PHILIP SHELTON SEARS
1923 bronze with green patina
inscribed P.S. Sears 192[?] below front foot; stamped Gorham Co. Founders / O F P K at rear of base
height: 44 in.
Provenance: By descent within a Massachusetts family.
Massachusetts sculptor Philip Shelton Sears did not begin his artistic career until he was in his late thirties: after graduating from Harvard College in 1889 and Harvard Law School in 1892 he practiced law for twenty five years before serving in World War I at which point he developed his interest in the arts. Upon the conclusion of the war Sears left the legal profession and studied at the School of the Museum of Fine Arts under Charles Grafly and then received further instruction from Daniel Chester French. Over the next several decades Sears exhibited his sculptures at the Boston Art Club the Museum of Fine Arts Boston and the Guild of Boston Artists and received several public commissions including the World War I memorial in Manchester-by-the-Sea Massachusetts which still stands today.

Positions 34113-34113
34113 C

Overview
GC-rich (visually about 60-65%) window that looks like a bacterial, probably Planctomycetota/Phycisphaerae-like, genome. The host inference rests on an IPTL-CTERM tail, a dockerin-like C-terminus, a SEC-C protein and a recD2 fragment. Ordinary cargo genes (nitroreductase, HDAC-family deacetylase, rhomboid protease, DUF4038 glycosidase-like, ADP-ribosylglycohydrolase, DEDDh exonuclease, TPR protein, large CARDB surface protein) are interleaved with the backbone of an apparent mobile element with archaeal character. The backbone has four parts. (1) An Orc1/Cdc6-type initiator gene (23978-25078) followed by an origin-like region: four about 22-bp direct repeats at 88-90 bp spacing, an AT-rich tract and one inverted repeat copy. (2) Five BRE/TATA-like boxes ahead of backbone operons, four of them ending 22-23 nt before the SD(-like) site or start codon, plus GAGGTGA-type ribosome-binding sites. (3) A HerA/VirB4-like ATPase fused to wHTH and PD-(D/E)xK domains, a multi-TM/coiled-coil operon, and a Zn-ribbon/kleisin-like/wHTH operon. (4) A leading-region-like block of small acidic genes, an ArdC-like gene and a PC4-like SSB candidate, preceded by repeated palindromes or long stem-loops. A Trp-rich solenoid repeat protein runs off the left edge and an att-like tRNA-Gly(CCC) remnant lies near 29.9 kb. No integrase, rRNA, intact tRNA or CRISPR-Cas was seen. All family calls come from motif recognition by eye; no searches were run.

In Stepping Stones the athletic youth’s taught muscles and outstretched arms recall the forms of classical sculpture while his pursed lips and furrowed brow give the work a more modern feel. The bronze which was created for a private garden in Hamilton Massachusetts in 1923 is considered one of Sears’s finest works and the Gorham Company included a 13 7/8 in. reduction of the work in their influential publication Famous Small Bronzes: A Representative Exhibition Selected from the Works of Noted Contemporary Sculptors.
Overall uneven patina and uneven surface; triangular shaped area (approx. 1 in x 1/2 in.) of scratching/rubbing on left shoulder blade; right back of forearm (betwen elbow and wrist) with scratched/rubbed area (approx. 1 x 1/2 in.); embedded surface dirt partuclarly along edges of base.